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Thursday, September 5, 2019

Cathy Young publishes a steaming pile of non-apology for GamerGate

Cathy Young, alerting her Twitter followers to her
friendly interview with Eron Gjoni
"for the 2nd anniversary of #GamerGate"


As I noted on this blog last month, Cathy Young celebrated the second anniversary of "the Zoe post" by giving a friendly interview to Eron Gjoni.

Three years later she's had a chance, as a sober-minded public intellectual of late-middle-age to reflect on GamerGate and possibly reassess her support for it.

Perhaps consider apologizing for her role as a GamerGate cheerleader.

No, of course not.

Instead she's doubling-down publishing (another) defense of GamerGate in Arc Digital.

And she's still defending Eron Gjoni. Young is a contributing editor for right-wing/libertarian Reason Magazine, and I thought libertarians were in favor of privacy rights.

But Cathy Young thinks it's perfectly OK for Eron Gjoni to tell the entire world about his relationship with his ex-girlfriend.
For instance: The ex who started it all, programmer Eron Gjoni, was a pro-social justice leftist who ostensibly intended his post on August 16, 2014 as a “call-out” about psychological abuse (as recently noted on Twitter by strongly anti-GamerGate video game journalist Ana Valens). He also published it with support from female, and feminist, friends. Gjoni accused Quinn, a prominent progressive activist in the video game community, of multiple infidelities and deceptions — with chat screenshots as corroboration — and charged that this conduct violated Quinn’s own professed ethical standards, under which a truly consensual relationship requires absolute honesty.
WHY is it Cathy Young's business what Zoe Quinn does in her personal life?

Young doesn't appear to think that what Gjoni did was unethical in the least, instead preferring to constantly harp on Quinn's ethics. This tweet is from less than a year ago, September 25, 2018.




If the genders were reversed it's unlikely that Cathy Young would be so cavalier about Gjoni's obscene invasion of privacy. It's truly instructive to compare Cathy Young's defense of Eron Gjoni, who did something clearly unethical and vicious, with Cathy Young's hatred of Kristen Roupenian because Roupenian committed the crime of writing a short story in which a fictional man is portrayed unflatteringly.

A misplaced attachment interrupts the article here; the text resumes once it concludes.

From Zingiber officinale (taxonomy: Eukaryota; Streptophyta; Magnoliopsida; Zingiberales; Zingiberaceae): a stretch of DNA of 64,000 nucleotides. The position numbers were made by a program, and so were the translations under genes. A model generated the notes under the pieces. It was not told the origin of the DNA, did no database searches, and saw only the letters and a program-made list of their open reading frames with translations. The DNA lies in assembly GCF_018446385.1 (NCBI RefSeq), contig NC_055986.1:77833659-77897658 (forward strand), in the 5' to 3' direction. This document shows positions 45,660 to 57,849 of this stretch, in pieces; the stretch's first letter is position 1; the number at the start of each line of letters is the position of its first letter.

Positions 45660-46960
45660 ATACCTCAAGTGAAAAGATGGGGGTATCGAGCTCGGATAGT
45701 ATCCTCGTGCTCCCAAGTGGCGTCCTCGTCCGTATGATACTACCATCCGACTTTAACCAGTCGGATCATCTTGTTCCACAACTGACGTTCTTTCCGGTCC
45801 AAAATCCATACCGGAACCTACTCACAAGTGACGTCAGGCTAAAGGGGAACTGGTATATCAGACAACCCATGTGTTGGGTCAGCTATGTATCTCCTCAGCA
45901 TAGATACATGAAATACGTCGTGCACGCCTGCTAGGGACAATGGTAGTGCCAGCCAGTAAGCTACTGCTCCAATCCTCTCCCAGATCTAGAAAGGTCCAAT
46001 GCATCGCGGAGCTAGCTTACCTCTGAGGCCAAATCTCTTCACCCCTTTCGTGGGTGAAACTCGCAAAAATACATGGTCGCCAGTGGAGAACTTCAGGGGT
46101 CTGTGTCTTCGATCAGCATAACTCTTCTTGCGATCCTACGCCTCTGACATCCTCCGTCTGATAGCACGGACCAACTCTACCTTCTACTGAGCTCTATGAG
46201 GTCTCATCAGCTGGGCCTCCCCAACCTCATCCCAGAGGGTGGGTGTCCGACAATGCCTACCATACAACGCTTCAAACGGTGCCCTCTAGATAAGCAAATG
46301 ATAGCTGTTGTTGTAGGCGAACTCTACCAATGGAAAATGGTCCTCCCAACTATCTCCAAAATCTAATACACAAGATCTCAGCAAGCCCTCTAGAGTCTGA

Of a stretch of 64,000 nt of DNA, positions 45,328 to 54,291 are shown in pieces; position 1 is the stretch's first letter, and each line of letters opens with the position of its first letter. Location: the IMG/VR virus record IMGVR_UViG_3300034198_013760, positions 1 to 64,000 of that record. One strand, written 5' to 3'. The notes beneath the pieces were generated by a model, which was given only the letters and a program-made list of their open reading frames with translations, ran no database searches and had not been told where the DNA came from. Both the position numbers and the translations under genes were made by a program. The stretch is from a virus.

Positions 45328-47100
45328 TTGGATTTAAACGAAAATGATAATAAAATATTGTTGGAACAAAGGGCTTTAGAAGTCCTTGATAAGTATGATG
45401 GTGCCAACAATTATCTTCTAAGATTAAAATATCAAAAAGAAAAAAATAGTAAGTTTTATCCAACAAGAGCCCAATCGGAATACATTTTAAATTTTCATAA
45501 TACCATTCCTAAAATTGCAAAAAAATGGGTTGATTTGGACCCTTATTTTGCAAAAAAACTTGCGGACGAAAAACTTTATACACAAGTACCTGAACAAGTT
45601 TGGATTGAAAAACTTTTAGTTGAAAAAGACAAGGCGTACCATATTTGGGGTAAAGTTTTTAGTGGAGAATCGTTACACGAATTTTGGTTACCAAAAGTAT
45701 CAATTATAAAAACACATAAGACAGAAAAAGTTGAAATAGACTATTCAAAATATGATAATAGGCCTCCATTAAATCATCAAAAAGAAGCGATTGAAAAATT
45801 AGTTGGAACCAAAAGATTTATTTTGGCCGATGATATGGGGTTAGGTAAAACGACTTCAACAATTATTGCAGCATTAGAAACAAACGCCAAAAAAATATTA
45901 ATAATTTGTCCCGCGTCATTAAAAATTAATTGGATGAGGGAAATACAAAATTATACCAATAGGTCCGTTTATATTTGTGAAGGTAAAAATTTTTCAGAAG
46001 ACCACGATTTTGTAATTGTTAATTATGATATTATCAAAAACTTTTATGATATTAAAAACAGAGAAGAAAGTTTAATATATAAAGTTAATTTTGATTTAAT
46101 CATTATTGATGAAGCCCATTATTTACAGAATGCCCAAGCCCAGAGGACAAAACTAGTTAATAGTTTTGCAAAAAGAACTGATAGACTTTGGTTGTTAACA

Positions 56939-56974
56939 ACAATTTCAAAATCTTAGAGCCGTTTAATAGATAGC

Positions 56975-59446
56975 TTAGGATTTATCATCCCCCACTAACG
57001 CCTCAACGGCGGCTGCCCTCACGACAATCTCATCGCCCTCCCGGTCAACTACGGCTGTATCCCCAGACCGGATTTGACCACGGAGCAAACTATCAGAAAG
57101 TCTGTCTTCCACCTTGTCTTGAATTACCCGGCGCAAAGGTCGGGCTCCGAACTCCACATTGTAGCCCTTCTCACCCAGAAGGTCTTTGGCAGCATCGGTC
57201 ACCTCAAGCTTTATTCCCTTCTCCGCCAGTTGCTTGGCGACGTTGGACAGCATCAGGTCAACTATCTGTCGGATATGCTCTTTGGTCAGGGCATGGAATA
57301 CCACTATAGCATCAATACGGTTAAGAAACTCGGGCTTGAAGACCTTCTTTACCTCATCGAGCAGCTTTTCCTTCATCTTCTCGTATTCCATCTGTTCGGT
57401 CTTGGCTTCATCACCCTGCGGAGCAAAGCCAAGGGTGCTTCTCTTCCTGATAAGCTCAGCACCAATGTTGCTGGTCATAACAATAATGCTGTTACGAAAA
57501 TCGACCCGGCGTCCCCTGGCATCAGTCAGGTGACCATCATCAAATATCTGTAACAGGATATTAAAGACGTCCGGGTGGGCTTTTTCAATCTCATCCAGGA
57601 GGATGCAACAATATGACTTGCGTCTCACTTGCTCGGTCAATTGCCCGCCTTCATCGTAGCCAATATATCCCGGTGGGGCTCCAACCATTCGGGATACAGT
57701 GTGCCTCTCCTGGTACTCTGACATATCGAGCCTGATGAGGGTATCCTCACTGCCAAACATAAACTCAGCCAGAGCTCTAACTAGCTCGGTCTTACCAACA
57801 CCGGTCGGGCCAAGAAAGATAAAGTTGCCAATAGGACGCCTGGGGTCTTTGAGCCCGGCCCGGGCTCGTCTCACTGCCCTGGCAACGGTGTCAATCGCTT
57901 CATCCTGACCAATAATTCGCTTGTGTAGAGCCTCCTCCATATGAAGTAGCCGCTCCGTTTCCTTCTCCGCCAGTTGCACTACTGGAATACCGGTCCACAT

Is there any doubt that if a woman posted a screed against her ex-boyfriend, causing the ex-boyfriend to be the target of constant death threats, Young and the rest of the GameGate apologists would never stop using the phrase "Hell hath no fury like a woman scorned"? The rules are different for men.

This obvious double standard reveals the toxic, festering, internalized misogyny of Cathy Young, which is what Reason pays her for.


Imagine how much Cathy Young would hate Kristen Roupenian
if she had violated the privacy of a non-fictional person,
causing that person to receive death threats.

Cathy Young has already written many, many articles in defense of GamerGate, but I suppose her shamelessness would not rest until she did it again, in response to the NYTimes series on the topic. And Arc Digital apparently has nothing less done-to-death to publish.

The worst thing about the article is Young's shameless dishonesty in omitting the role she played, personally, in the promotion of GamerGate, neglecting to mention she was referred to by fans of GamerGate as "based auntie" (in contrast to their honorific for Christina Hoff Sommers of "based mom.")

Young mentions Milo Yiannopoulos in this latest GamerGate apologia:
There is strong evidence that as the alt-right began to gather steam in late 2015, Yiannopoulos tried to channel GamerGate — which he often tried to treat as his private army — in its direction. In January 2016, someone leaked chat logs in which pro-GamerGate blogger Ethan Ralph, who was close to Yiannopoulos, and several of his friends from /ggrevolt/ trashed GamerGate, agreed that the culture war needed to move on to the alt-right, and discussed plans to “reappropriate” GamerGate for the alt-right by purging liberals, who were mocked as “SJW-lite.” 
But Young doesn't mention that she appeared on a panel about Gamergate with Yianopoulos and Christina Hoff Sommers in 2015. Nor does she mention that in an article she wrote for Arc Digital in 2017 she said:

This is not to rehash GamerGate but to say that I still think Milo was basically on the right side of it.

I was alerted to Young's most recent defense of GamerGate by Matt Jameson on Twitter. He makes an interesting point about Young and Sommers being non-gamers and much older than the median gamer.





So why exactly did Cathy Young and Christina Hoff Sommers get involved in GamerGate?

My theory starts with Young's description of Yiannopoulos in this latest Arc Digital piece:
...some conservatives and critics of the social justice left were sympathetic. Breitbart, in particular, made GamerGate its pet cause, starting with a September 1, 2014 article by the soon-to-be-infamous Milo Yiannopoulos titled “Feminist Bullies Tearing the Video Game Industry Apart.” Yiannopoulos also championed GamerGate on Twitter; with his flashy bad-boy persona, he quickly became a hero to many in the movement, even those who otherwise had no affection for Breitbart’s politics.